I downloaded this from the internet archive, as research for something I'm writing, I think its out of print. It is the story of Robert Houdin a Magic...moreI downloaded this from the internet archive, as research for something I'm writing, I think its out of print. It is the story of Robert Houdin a Magician in France in the 19th Century – he is thought to be the father of modern magic and illusion. The story starts in his youth, how he trained as a clockmaker and then met a traveling magician who he befriended, before learning the tricks of the trade. After this opening section, there isn't really an over aching narrative and the book is largely sequential anecdotes about his stage performances and magic tricks – mostly how they nearly went wrong and how he salvaged them through his quick thinking and skill. Often he reveals how certain illusions were done after discussing them. I found the characters and the world of the 19th Century travelling shows and magicians particularly interesting. The first section in which talks about his youth and the life of his mentors Torrini and Antonio, is very good, and I recognised elements borrowed and reshaped for 'The Prestige. ( – this seems to have strongly influenced it – I am judging from the movie not the book.) Robert Houdin does tend to blow his own trumpet (there are lots of performances to astounded royalty) and I think you have to take some of the stuff with a pinch of salt, but altogether a very interesting autobiography.
What I found surprising about the book was how much of a modern teenager Anne was. I don't know why this surprised me given that if she were alive tod...moreWhat I found surprising about the book was how much of a modern teenager Anne was. I don't know why this surprised me given that if she were alive today she would probably be only a decade and a half or so older than my parents. The diary is so personal and teenagery, with such detail about the day to day life of the characters and Anne's shifting feelings about them. Yet at the same time she is aware, and so is the reader, that they are living through these extraordinary and dangerous circumstances. She gives details of the allied invasion on one page and then what she had for dinner or how she is feeling on another and as a result the diary brings you so personally close to that period of history. After a few years of documenting the Franks and the Van Dan's life in hiding the diary just ends. I found the afterword which describes the fates of all the characters and the legacy of Anne's diary very moving and sad.(less)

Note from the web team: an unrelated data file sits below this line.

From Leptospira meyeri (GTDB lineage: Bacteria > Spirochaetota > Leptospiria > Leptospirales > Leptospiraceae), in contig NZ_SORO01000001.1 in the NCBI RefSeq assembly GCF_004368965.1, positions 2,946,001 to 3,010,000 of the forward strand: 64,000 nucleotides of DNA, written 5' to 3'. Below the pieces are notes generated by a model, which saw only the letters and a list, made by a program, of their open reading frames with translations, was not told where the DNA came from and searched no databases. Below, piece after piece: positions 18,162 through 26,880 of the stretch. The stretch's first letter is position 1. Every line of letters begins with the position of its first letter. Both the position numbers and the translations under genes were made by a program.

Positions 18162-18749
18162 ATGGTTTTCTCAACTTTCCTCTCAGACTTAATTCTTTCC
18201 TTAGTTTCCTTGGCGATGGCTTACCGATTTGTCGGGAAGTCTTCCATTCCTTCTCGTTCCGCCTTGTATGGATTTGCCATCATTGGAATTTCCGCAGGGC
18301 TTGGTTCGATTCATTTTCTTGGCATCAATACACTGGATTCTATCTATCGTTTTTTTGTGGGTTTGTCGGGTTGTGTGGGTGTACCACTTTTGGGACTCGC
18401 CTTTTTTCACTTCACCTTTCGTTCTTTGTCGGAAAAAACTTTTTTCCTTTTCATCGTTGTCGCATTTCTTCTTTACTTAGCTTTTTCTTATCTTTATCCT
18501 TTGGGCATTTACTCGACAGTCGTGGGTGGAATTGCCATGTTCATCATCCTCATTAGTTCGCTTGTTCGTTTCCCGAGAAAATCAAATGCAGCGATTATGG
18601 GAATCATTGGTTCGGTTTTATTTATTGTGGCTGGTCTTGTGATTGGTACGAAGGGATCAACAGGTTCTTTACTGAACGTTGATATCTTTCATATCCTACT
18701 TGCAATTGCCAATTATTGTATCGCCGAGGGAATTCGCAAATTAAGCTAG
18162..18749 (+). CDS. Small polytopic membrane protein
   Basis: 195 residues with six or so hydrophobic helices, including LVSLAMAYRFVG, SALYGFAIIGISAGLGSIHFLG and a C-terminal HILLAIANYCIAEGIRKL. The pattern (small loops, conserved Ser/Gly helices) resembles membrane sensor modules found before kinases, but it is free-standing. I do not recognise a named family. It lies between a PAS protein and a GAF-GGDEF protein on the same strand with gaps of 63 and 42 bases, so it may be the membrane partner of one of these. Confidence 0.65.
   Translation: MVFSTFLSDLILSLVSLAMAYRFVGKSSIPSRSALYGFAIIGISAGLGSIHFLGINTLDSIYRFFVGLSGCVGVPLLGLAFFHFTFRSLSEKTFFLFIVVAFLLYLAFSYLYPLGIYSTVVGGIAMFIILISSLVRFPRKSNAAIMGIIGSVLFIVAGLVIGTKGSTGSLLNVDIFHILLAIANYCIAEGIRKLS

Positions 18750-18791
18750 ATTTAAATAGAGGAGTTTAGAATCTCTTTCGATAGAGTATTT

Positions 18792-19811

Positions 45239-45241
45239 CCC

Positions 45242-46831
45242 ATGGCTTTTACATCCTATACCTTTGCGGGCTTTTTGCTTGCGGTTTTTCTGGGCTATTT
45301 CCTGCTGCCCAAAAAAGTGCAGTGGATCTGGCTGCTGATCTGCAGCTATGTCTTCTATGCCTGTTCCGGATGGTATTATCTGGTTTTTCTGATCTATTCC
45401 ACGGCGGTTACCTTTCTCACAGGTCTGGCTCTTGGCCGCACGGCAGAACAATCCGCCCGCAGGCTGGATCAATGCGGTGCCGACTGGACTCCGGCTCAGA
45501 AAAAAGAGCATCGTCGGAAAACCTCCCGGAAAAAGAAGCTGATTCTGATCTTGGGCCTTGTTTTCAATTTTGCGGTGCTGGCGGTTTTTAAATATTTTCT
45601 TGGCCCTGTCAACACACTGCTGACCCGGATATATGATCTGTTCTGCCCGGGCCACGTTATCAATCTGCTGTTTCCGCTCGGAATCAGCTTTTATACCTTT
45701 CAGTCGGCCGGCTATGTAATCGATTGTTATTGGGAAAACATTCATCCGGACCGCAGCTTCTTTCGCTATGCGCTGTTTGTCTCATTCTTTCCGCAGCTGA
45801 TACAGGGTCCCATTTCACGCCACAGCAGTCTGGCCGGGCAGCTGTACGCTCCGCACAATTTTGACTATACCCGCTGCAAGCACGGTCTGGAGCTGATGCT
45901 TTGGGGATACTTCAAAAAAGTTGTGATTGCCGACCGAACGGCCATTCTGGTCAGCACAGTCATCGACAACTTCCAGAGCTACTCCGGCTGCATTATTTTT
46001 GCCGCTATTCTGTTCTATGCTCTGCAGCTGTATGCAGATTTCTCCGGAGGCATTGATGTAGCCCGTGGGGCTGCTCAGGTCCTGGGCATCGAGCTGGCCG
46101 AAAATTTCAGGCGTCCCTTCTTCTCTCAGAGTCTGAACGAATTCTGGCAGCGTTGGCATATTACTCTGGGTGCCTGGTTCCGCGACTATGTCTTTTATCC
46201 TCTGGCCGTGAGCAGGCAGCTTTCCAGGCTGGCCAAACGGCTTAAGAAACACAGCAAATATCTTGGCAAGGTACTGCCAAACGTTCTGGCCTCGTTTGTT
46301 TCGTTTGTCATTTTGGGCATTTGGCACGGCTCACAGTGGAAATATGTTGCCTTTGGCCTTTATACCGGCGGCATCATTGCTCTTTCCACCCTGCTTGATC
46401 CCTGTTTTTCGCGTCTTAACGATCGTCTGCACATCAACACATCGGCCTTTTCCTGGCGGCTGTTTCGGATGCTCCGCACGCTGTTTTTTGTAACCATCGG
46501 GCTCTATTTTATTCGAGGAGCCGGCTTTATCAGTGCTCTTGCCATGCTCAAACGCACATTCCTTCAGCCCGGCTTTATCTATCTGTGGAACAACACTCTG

I got the audio version of this which is great cause I love the way David Lynch reads it. To be honest I'm not a TM person and so found that uninteres...moreI got the audio version of this which is great cause I love the way David Lynch reads it. To be honest I'm not a TM person and so found that uninteresting - I am sure there is some truth in it but it seems very culty and convoluted. Reading in Suzanne Segal's book( Collision with the Infinite) about the early days of TM and all the crazy goings on around it put me right off it. The bits I liked were the stories about Lynch's life and films. I think he has a lot of interesting things to say about art, life and artistic practice.(less)
I really liked this book and thought that Christopher Isherwood comes across as a generous, warm, funny and self-depreciating character. His love for...moreI really liked this book and thought that Christopher Isherwood comes across as a generous, warm, funny and self-depreciating character. His love for his friends shines through despite the odd bitchy argument.
He is much more interesting character here than in either of his fictional versions of the period (Mr Norris Changes Trains or Berlin Stories). As he says himself, when he wrote those he was much more guarded about the gay aspects of himself and his characters and here he is more open about it.
That is a strong reflection of the different eras in which the books were written – by the time this was published in the seventies it was the beginning of the gay liberation movement. Also interestingly Christopher mentions the film Cabaret - in which his character is bisexual and the play I am Camera in which his character was straight. The recent adaptation for the BBC of Christopher And His Friends which used scenes from this and The Berlin Novels was very explicitly gay - more so than the book. So all these versions go to show how acceptance has changed over the years.
The truer versions of the characters sexuality also helps make the characters more rounded than the earlier books. Though I would still recommend reading those first as he quotes chunks of them here.
He writes beautifully about this period just before the war and gives an account of the tribulations and the happiness that he encountered in Berlin and England and Europe during these tumultuous times.(less)
Great anecdotes about the early days of British cinema and also on the stars. I remember Cardiff writes beautiful personal anecdotes about Marilyn, Lo...moreGreat anecdotes about the early days of British cinema and also on the stars. I remember Cardiff writes beautiful personal anecdotes about Marilyn, Loren and Heburn. Lots of interesting stuff about The Red Shoes too.(less)
I remember the feel of the writing and the anecdotes to be very speedy/cokey and neurotic, which seems from the story to be an accurate reflection of...moreI remember the feel of the writing and the anecdotes to be very speedy/cokey and neurotic, which seems from the story to be an accurate reflection of her mind.(less)